The UC Board of Regents met yesterday at UC Riverside for their second day of meetings intended to furnish a comprehensive method to cope with the university system’s chronic budget crisis.
Although the Regents did not approve any significant action items, the event elicited a large reaction from student protesters, who disrupted the board’s proceedings with a mic check for the second time in a row. Falling in line with the decision reached at their Nov. 28 meeting, the board moved its open meetings to a secluded meeting space after less than five minutes of demonstrating.
During the open mic, third-year UCSB political science major Sophia Armen said the students did not receive due representation.
“We have respected your process and you have not respected our space here,” Armen said.
However, Chairman of the Board Sherry Lansing said it was imperative the board commence its regular session.
“Your voices have been heard and we’d like to begin,” Lansing said. “I’m sorry you’re not letting us do our business. We will now clear the room.”
Students left peacefully but continued their demonstrations outside.
After the board reconvened, UC Vice President of Budget and Capital Resources Patrick Lenz delivered a report on Gov. Jerry Brown’s recent 2012-2013 budget proposal outlining the consequences it embodies for higher education funding.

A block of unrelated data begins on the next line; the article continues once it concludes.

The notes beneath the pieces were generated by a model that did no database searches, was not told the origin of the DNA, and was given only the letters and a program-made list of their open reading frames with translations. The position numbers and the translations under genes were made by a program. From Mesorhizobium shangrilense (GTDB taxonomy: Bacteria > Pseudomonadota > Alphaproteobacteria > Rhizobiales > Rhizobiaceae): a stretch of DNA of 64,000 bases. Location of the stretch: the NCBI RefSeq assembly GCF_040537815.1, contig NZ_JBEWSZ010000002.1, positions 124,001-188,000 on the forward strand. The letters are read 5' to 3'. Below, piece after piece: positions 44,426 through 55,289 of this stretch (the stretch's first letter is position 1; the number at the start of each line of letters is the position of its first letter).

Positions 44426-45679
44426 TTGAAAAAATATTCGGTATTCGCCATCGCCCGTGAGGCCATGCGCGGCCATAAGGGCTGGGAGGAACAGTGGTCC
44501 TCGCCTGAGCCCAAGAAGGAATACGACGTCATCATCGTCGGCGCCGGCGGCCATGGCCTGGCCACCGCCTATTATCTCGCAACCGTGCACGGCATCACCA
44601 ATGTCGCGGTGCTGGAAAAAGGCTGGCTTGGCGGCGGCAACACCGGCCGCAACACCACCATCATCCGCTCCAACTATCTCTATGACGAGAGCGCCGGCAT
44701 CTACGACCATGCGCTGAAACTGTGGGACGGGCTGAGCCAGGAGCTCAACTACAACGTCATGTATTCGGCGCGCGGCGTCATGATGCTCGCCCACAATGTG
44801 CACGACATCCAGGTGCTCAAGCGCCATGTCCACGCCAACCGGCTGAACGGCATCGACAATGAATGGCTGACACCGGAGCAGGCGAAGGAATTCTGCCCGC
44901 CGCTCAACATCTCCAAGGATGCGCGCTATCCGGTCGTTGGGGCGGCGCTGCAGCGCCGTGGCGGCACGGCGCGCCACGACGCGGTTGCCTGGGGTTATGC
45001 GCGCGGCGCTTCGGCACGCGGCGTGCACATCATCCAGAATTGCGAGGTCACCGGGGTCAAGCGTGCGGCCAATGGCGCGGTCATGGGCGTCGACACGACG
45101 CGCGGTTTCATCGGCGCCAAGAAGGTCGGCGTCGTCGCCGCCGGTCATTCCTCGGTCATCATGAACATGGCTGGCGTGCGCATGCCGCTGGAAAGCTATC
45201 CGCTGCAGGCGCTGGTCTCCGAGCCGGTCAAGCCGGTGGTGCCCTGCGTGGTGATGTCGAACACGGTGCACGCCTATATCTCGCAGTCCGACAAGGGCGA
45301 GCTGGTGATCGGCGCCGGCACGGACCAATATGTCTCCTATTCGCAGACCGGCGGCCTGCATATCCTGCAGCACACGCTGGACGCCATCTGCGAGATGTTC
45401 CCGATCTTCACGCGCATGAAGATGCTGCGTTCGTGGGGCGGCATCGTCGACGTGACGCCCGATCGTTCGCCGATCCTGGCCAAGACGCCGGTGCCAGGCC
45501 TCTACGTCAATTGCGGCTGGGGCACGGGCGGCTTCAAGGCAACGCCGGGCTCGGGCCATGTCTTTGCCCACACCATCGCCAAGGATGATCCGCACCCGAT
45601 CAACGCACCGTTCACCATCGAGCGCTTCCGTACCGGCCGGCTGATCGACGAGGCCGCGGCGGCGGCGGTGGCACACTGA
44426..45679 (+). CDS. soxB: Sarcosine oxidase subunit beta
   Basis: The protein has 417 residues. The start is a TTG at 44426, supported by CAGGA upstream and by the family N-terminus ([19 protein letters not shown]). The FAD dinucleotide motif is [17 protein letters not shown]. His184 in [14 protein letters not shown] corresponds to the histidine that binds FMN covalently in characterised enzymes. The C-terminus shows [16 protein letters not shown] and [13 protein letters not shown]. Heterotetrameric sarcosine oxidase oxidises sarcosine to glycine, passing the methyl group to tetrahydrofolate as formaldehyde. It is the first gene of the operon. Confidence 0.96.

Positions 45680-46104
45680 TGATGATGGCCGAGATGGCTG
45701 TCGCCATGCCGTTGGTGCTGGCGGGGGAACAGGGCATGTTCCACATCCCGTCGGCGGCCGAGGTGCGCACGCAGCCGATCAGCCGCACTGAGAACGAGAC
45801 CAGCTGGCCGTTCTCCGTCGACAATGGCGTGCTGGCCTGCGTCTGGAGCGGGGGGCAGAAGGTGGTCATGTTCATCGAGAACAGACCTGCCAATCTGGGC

Although the plan calls for $300 million more in UC funding than this year’s budget, Lenz said this will do little to compensate for existing deficits as $200 million is already allocated toward the UC Retirement Plan and retirement health benefits.
“The magnitude of this funding is also a bit misleading,” Lenz said. “You shouldn’t assume that the UC is really getting $300 million more to support our budget shortfall with two exceptions.”
According to Lenz, this year’s tuition hikes only covered 24 percent of the UC’s budget shortfall, with campuses managing nearly $850 million of the funding gap.
The board failed to reach any conclusions regarding the report and Lenz said more specific data will be relayed at the board’s next meeting in March.
During the public comments session, a student who identified himself as Toby said the UC’s emphasis on searching for alternative revenue sources reveals how poorly they have managed the system in recent years.
“You’ve bled us dry. … You’ve soaked up every strain of revenue we can give you,” Toby said. “The student loan debt presently eclipses the United States credit card debt and you are laughing all the way to the bank.”
Despite student demonstrations and a lack of concrete resolutions, UC President Mark G. Yudof said yesterday’s session was ultimately productive.
“This is exactly what we wanted the second day to be about. We wanted it to be about robust discussion, robust input,” Yudof said. “What I see around this table is people that are engaged and thinking out of the box and thinking of new ways so that really makes me happy.”